25 April 2016, The Tablet

Benedictine pupils become first English school choir to sing with Pope's Sistine Chapel choir

Pupils of Catholic Worth School sing alongside Sistine Chapel Choir in St Peter's Basilica

An English Benedictine school has made history yesterday by becoming the first to sing at a papal Mass alongside the Sistine Chapel Choir. Pupils from Worth School, in West Sussex, sang the liturgy celebrated by Pope Francis which had a special focus on young people for the Jubilee Year of Mercy.  

While British cathedral choirs have sung with the Pope’s choir - known as the “Sistina” - no school had previously had the privilege of doing so.

The invitation for Worth to sing came from the Sistina’s director, Mgr Massimo Palombella, although an introduction was initially made through Mark Spyropoulos (pictured centre and right respectively with Michael Oakley, Director of Worth School choir, left) who is the first English member of the Vatican choir. Spyropoulos, one of just 20 adult singers that make up the Sistina, is a former pupil of Worth and was a member of the school’s choir. 

Yesterday the school’s singers took their place in choir stalls in the loggia of St Peter’s Basilica opposite the Sistine Chapel Choir and performed works by English composers Thomas Tallis, a Catholic, and Adrian Batten, an Anglican.    

Since taking over direction of the papal singers in 2010, Maestro Palombella has been keen to incorporate elements of the English choral tradition and approach. 

“I like it for its clarity of sound and precision of tone,” he said. “We work hard to take things from that traditional without erasing our characteristically Italian sound.”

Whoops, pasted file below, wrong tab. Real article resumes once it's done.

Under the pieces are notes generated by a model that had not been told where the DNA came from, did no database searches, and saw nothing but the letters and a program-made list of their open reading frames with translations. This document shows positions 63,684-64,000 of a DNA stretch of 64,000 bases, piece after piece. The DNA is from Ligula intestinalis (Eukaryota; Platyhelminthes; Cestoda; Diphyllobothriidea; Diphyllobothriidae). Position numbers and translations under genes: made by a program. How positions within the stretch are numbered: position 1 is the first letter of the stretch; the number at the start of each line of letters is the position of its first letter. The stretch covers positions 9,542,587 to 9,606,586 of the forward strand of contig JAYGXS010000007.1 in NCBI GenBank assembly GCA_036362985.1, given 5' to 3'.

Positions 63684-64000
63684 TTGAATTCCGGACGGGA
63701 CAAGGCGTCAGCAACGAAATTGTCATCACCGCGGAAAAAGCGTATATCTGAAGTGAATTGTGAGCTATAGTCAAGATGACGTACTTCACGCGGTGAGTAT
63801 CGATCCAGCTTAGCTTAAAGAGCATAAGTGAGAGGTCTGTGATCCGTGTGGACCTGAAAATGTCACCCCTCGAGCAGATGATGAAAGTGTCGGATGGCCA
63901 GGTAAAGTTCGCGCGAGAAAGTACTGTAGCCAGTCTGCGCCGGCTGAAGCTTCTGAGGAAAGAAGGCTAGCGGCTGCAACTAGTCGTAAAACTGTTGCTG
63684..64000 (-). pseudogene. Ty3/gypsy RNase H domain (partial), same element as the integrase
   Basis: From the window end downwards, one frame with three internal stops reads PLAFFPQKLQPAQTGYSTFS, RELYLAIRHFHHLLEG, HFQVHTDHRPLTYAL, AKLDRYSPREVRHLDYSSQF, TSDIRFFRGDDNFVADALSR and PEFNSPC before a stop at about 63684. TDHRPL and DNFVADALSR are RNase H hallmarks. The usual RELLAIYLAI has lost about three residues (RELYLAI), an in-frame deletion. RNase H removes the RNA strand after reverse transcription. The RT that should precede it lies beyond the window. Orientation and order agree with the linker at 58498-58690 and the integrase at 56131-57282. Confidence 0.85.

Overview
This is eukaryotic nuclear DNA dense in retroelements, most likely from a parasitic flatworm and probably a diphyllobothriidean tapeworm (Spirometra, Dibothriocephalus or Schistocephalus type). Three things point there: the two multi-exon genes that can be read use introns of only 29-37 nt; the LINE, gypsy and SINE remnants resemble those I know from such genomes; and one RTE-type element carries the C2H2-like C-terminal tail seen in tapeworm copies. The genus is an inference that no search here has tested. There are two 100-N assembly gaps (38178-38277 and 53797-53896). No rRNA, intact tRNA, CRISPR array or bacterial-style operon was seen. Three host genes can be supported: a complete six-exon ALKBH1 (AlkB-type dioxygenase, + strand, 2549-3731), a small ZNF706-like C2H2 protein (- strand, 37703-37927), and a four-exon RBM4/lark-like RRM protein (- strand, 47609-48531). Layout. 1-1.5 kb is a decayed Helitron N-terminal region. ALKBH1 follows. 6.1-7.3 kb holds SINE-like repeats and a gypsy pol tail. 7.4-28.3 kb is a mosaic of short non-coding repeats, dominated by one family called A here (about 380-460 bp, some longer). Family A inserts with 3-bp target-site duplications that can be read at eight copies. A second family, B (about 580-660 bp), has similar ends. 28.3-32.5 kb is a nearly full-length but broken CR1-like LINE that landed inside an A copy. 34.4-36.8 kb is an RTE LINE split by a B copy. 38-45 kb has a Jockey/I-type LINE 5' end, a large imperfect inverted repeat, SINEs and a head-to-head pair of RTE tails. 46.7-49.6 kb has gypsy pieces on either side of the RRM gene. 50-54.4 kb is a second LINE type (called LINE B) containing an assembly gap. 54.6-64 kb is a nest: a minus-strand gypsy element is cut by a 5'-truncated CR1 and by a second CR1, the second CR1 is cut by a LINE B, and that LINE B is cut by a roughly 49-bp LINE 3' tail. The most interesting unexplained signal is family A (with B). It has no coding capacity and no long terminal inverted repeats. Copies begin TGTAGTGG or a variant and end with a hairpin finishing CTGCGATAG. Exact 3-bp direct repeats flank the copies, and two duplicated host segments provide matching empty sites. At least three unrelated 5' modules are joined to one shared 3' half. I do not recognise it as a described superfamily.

During his tenure Maestro Palombella has collaborated with the choirs of Westminster Abbey and New College, Oxford - both Anglican institutions - and Westminster Cathedral, the mother church for Catholics in England and Wales. 

On his visit to the United Kingdom in 2010, Pope Benedict XVI was so struck by the choir of Westminster Abbey that the Dean, John Hall, sent a CD of its music to the Apostolic Palace. Two years later Benedict XVI invited the abbey choir to sing with Sistine Chapel singers in the Vatican. 

Maestro Palombella stressed there was “continuity” with Pope Francis and Benedict XVI’s approach to the celebration of Mass and described as a “myth” the notion that Francis, like many other Jesuits, was not particularly interested in the liturgy. Both Francis and Benedict, he stressed, use the reforms to the celebration of Mass made by the Second Vatican Council as their starting point. 

“If people at the Mass are Italian we say the Mass in Italian, but on solemnities we use Latin,” Maestro Palombella explained.  

While the Sistine Chapel Choir is one of the oldest in the world, Worth has less of a history to fall back on. The school was founded in 1933 by monks from the English Benedictine monastery, Downside Abbey, in Somerset, in the Westcountry. It’s choir has been directed for the last 24 years by Michael Oakley who has worked hard to bring it up to a high standard. 

When asked if the choir, which included six adult singers, was nervous before singing he said: “It wasn’t enough for us to say ‘we were the first’. The pressure was really in getting the performance correct.”



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